Reflect for a few minutes on the love of Heavenly Father and Jesus Christ and Their desire for you to receive eternal life. Think about how you could show your gratitude for Their mercy and grace.

As time permits, invite students to share their thoughts. Consider sharing a personal witness of the truths taught in this lesson.

Commentary and Background Information

Has Heavenly Father really made it possible for me to be in the celestial kingdom?

The short and true answer is absolutely yes! But if you want to learn more, consider reading “You Can Make It!” by Eric B. Murdock in the July 2021 issue of the For the Strength of Youth magazine (pages 24–26).

How can I learn more about what the celestial kingdom is like?

You may want to look up the Gospel Topics article “Celestial Kingdom” ( You could also read “What Is the Celestial Kingdom Like?” in the July 2021 issue of the For the Strength of Youth magazine (page 31).

Revelation 21:6 . What does it mean when Jesus calls Himself “Alpha and Omega”?

Alpha is the first letter in the Greek alphabet. Alpha means “the first” or “the beginning.” Omega means “the last of any series,” or “the end.” When you put the two words, Alpha and Omega, together, they mean “from the beginning to the end,” or “from the first to the last.” When Jesus is referred to as Alpha and Omega, it means he was from the beginning and will be at the end in all things; he is eternal.

(Dorothy Leon, “By These Names,” Liahona, Apr. 1996)

One of the ways that we can see Jesus Christ as the Alpha and Omega is that He is a member of the Godhead and created the world (see Mosiah 3:8; Moses 1:33; 2:1). He also agreed to be our Savior in the premortal world (see Moses 4:2). Through Jesus Christ, we will be resurrected (see 1 Corinthians 15:20–22; Alma 11:42–44), and He will be our Judge and our Advocate before the Father (see Romans 14:10–12; Alma 33:22; 3 Nephi 27:14–16; Doctrine and Covenants 45:3–5).

Does Revelation 22:18–19 mean that there cannot be any additional scripture besides the Bible?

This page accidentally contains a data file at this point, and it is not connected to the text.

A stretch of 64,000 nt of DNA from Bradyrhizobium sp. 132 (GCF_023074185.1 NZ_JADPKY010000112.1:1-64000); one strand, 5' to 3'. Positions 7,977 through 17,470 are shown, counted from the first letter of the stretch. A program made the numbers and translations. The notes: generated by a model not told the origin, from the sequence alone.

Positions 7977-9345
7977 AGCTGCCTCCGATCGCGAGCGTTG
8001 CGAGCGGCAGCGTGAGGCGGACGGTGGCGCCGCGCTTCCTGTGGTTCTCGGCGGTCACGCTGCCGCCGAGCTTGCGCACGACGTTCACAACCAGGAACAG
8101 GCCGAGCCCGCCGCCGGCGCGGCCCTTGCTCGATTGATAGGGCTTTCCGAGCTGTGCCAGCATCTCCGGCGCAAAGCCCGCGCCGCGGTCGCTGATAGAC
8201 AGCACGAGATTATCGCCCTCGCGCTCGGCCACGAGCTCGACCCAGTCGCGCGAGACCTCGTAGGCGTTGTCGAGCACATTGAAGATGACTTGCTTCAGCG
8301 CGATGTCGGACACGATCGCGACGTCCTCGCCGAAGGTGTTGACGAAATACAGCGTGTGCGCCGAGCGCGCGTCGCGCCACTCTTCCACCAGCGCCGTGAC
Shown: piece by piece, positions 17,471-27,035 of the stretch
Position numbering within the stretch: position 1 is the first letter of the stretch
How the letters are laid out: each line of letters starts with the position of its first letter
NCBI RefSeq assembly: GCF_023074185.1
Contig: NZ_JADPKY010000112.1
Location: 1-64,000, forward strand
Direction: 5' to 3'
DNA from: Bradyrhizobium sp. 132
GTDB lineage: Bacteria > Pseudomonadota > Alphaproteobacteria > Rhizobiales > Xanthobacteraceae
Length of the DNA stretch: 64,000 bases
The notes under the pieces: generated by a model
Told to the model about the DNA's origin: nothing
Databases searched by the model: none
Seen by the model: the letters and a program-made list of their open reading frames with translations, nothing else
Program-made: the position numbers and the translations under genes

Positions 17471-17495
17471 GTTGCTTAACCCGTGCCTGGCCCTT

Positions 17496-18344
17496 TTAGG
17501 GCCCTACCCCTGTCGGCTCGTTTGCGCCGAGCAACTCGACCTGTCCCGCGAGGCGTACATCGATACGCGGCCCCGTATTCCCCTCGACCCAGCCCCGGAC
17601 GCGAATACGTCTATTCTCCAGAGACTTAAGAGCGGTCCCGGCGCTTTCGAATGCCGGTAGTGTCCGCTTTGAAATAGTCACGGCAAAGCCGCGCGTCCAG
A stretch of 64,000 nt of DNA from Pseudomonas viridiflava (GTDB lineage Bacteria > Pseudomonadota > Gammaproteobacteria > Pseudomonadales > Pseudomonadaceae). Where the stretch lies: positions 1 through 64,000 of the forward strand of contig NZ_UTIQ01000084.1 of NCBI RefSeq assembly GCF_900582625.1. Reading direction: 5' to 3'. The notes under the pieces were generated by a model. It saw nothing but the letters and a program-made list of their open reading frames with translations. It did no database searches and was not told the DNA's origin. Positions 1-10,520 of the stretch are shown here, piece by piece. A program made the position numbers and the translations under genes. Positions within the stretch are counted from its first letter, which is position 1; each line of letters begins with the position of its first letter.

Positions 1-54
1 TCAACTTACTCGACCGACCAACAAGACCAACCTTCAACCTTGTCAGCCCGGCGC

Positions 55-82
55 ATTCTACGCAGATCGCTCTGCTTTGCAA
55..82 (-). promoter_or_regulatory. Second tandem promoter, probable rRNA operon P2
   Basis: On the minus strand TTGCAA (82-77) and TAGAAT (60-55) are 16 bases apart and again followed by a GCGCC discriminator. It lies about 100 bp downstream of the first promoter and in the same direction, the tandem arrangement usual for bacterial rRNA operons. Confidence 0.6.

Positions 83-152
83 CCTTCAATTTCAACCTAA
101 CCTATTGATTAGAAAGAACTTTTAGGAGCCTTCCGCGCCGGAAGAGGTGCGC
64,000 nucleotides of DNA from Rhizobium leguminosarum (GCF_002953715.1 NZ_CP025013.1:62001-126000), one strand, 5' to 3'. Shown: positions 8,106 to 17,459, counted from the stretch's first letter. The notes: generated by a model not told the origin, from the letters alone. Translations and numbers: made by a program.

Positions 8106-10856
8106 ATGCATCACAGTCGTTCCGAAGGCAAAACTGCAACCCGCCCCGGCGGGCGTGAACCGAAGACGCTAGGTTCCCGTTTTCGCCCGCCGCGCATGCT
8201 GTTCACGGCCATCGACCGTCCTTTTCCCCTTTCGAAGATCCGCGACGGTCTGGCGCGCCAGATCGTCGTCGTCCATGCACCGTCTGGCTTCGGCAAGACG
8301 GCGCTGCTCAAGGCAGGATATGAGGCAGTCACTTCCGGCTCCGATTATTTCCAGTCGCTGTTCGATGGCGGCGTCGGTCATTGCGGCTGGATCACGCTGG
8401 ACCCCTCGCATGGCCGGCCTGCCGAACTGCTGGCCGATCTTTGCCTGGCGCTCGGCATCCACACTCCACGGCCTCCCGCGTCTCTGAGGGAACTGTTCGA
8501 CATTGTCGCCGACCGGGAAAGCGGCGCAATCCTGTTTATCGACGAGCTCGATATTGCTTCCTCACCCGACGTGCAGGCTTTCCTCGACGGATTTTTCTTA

Some people have cited Revelation 22:18–19 as a reason to reject the Book of Mormon and other latter-day scripture. Elder Jeffrey R. Holland of the Quorum of the Twelve Apostles explained why this reasoning is incorrect in his message “My Words … Never Cease” (Ensign or Liahona, May 2008, 91–94).

Supplemental Learning Activities

What will it be like in the city of God?

Consider inviting students to read Revelation 21:10–11, 23–27. After reading the descriptions of the city and people who will be there, discuss questions like “What stood out most to you in these verses?” or “What do you think it will be like to live in that city?”

“Come, Lord Jesus” ( Revelation 22:20)

Consider inviting students to read Revelation 22:12–14, thinking about how these words could apply to them.

In response to the Savior’s final declaration “Surely I come quickly,” John responded with this invitation: “Even so, come, Lord Jesus” ( Revelation 22:20). John was pleading for the Lord to return quickly to the earth. Invite students to think about why they might want the Savior to “come quickly.”

Alternate lesson beginning

Consider showing the video of President Dieter F. Uchtdorf’s message “Your Happily Ever After” (20:47), available at, from time code 2:27 to 3:40. After the video, invite students to discuss what is required of them to receive Heavenly Father’s greatest gift.